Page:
Research OverviewAnalytical and numerical solutions for manybody quantum systems. Dynamics of systems out of equilibrium. Quantum phase transitions. Investigating the massless and massive Schwinger model using various approaches.

Current project
My current project is titled "Effects of strain in graphene/hexagonalboronnitride heterostructures"  M. Szyniszewski, E. Mostaani, N.D. Drummond, V.I. Fal'ko
We investigate the effects of strain in 2D heterostructures with lattice mismatches, such as graphene/hexagonalboronnitride (hBN) bilayers. One interesting and practically important issue here is the question of why there are physical differences between exfoliated graphene transferred onto a hBN substrate and graphene grown directly on hBN [1]. To describe possible metastable states in these systems [2], we use a combination of theoretical and numerical modelling. Density functional theory and quantum Monte Carlo methods can be used to evaluate binding energies as functions of local lattice mismatch from first principles; the results are used to find an approximate expression for the energy as a functional of strain in the layers [3]. One can then search for strain fields that minimise the energy to determine locally stable configurations.
References:
[1] Meng, et al., Nanoscale 7, 1604616053 (2015); Yang, et al., Nat. Mater. 12, 792–797 (2013).
[2] Yankowitz, et al., arXiv:1603.03244, accepted in Nat. Commun.
[3] SanJose, et al., Phys. Rev. B 90, 075428 (2014); Aitken and Huang, J. Appl. Phys. 107, 123531 (2010).
[2] Yankowitz, et al., arXiv:1603.03244, accepted in Nat. Commun.
[3] SanJose, et al., Phys. Rev. B 90, 075428 (2014); Aitken and Huang, J. Appl. Phys. 107, 123531 (2010).
PhD Thesis Title
Lowdimensional quantum systems
PhD Thesis Outline
We study lowdimensional quantum systems with analytical and computational methods. Firstly, the onedimensional extended tV model of fermions with interactions of finite range is investigated. The model exhibits a phase transition between liquid and insulating regimes. We use various analytical approaches to generalise previous theoretical studies. We devise a strong coupling expansion to go beyond firstorder perturbation theory. The method is insensitive to the presence or the lack of integrability of the system. We extract the ground state energy and critical parameters of the model near the Mott insulating commensurate density. A summary of the methods used is provided to give a broader view of their advantages and disadvantages.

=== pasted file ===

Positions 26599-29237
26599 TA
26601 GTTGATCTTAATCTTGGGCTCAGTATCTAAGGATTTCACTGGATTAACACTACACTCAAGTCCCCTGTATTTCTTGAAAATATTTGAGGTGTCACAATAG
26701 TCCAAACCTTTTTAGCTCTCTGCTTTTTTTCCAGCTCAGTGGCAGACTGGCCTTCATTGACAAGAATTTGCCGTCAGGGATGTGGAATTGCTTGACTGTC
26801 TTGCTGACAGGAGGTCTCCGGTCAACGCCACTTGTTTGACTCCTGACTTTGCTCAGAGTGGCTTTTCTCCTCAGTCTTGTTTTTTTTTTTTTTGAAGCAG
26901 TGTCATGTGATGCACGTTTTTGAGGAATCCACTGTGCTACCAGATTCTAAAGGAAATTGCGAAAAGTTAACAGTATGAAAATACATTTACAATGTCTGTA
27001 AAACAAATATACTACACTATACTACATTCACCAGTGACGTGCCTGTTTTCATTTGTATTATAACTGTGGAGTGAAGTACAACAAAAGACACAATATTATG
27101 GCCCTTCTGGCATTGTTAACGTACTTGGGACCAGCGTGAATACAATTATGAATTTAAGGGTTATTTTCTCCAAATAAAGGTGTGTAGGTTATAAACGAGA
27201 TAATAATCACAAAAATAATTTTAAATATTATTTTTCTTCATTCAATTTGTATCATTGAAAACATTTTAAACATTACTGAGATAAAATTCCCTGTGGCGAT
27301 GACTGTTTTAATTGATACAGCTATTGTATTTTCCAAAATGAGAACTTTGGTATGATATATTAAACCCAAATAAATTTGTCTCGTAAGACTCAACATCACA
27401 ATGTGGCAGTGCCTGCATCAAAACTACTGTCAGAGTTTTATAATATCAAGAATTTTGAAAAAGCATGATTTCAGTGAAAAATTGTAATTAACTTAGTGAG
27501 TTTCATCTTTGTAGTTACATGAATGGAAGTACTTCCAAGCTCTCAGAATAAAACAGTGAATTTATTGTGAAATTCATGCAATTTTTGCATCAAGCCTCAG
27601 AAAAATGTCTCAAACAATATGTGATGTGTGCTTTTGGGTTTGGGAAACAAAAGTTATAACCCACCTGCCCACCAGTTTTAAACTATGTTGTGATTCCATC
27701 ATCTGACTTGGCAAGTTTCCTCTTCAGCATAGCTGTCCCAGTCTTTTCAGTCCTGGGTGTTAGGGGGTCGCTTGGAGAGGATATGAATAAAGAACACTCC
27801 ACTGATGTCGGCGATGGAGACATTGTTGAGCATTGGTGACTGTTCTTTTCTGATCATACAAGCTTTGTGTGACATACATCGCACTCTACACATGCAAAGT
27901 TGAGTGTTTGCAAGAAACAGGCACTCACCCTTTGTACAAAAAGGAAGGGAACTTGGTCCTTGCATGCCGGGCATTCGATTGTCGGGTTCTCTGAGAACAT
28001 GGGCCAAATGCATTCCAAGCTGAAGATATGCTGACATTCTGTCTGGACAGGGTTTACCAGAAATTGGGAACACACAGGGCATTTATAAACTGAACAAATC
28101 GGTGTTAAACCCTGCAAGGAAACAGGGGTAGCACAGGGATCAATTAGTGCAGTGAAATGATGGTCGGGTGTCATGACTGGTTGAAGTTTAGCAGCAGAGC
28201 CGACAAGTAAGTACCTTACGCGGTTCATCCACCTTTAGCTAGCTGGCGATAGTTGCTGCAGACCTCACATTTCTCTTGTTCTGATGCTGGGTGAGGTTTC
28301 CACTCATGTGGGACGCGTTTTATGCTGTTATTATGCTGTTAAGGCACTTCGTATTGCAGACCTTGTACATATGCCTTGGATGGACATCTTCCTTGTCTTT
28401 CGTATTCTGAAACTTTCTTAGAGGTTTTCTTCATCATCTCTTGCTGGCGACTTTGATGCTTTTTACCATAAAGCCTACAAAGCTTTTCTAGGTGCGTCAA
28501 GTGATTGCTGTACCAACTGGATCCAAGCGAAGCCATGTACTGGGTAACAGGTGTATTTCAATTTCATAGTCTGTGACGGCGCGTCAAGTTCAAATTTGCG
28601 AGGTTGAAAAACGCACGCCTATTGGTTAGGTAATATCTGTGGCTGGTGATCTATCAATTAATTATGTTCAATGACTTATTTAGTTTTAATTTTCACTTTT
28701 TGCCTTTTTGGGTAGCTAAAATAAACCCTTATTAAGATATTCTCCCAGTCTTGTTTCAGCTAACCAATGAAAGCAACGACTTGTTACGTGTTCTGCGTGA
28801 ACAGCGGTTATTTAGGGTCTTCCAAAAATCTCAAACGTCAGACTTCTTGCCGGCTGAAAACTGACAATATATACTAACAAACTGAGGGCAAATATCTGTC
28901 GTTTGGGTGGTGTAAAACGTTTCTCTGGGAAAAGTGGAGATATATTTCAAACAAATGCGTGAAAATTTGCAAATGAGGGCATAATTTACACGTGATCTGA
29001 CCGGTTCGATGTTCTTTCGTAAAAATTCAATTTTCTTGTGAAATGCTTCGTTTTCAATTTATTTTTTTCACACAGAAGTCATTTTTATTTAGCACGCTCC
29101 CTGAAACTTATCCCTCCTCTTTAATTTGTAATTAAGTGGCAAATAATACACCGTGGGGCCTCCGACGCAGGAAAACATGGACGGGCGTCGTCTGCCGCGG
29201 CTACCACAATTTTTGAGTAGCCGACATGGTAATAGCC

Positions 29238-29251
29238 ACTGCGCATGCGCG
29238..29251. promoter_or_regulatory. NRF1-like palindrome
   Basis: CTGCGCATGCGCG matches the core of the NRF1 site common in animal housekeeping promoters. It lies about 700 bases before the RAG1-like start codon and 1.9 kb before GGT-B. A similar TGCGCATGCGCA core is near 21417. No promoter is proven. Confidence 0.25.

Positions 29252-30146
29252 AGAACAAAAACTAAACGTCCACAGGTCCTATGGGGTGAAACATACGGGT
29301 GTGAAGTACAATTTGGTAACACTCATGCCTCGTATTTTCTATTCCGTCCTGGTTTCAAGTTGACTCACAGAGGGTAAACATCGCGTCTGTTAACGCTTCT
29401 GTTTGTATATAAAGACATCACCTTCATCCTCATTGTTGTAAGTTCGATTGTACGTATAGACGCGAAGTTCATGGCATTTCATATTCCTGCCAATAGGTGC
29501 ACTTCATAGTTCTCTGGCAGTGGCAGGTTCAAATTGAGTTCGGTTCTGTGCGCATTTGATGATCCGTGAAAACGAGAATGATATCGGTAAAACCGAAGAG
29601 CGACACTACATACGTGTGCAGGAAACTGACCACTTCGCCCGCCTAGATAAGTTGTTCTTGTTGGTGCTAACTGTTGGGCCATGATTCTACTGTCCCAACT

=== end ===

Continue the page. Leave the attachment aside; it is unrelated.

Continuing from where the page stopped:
We also study the possible chargedensitywave phases that exist when the model is at the critical density. A complete description of phase diagrams of the model is provided: at low critical densities the phases are defined analytically, and at higher critical densities we tackle this problem computationally. We also provide a future outlook for determining the phases that occur at nonzero temperature.
Secondly, we investigate MottWannier complexes of two (excitons), three (trions) and four (biexcitons) charge carriers in twodimensional semiconductors. The fermions interact through an effective interaction of a form introduced by Keldysh. Our study also includes impuritybound complexes. We provide a classification of trions and biexcitons in transitionmetal dichalcogenides, which incorporates the difference of spin polarisation between molybdenum and tungstenbased materials. Using the diffusion Monte Carlo method, which is statistically exact for these systems, we extract binding energies of the complexes for a complete set of parameters of the model. Our results are compared with theoretical and experimental work on transitionmetal dichalcogenides. Agreement is found for excitonic and trionic results, but we also observe a large discrepancy in the theoretical biexcitonic binding energies as compared to the experimental values. Possible reasons for this are outlined. Simple interpolation formulas for binding energies are provided, that can be used to easily determine the values within the accuracy of 5% for any twodimensional semiconductor. We also calculate contact pair densities, which in the future can be used in the determination of the contact interaction.
Research Grants
Marcin Szyniszewski was funded by EPSRC NoWNano DTC grant number EP/G03737X/1 during his PhD.
His participation in SCES2014 conference was possible due to Lancaster University Graduate School Travel Grant GSTG1426.
His participation in Tensor Network Summer School 2015 was possible due to Lancaster University Graduate School Travel Grant GSTG1576.
His participation in 34th International Symposium on Lattice Field Theory (Lattice 2015) was possible due to Lancaster University Graduate School Travel Grant GSTG1685.
He was awarded IOP Research Student Conference Fund by IOP Computational Physics Group for the Psik 2015 Conference.
His participation in SCES2014 conference was possible due to Lancaster University Graduate School Travel Grant GSTG1426.
His participation in Tensor Network Summer School 2015 was possible due to Lancaster University Graduate School Travel Grant GSTG1576.
His participation in 34th International Symposium on Lattice Field Theory (Lattice 2015) was possible due to Lancaster University Graduate School Travel Grant GSTG1685.
He was awarded IOP Research Student Conference Fund by IOP Computational Physics Group for the Psik 2015 Conference.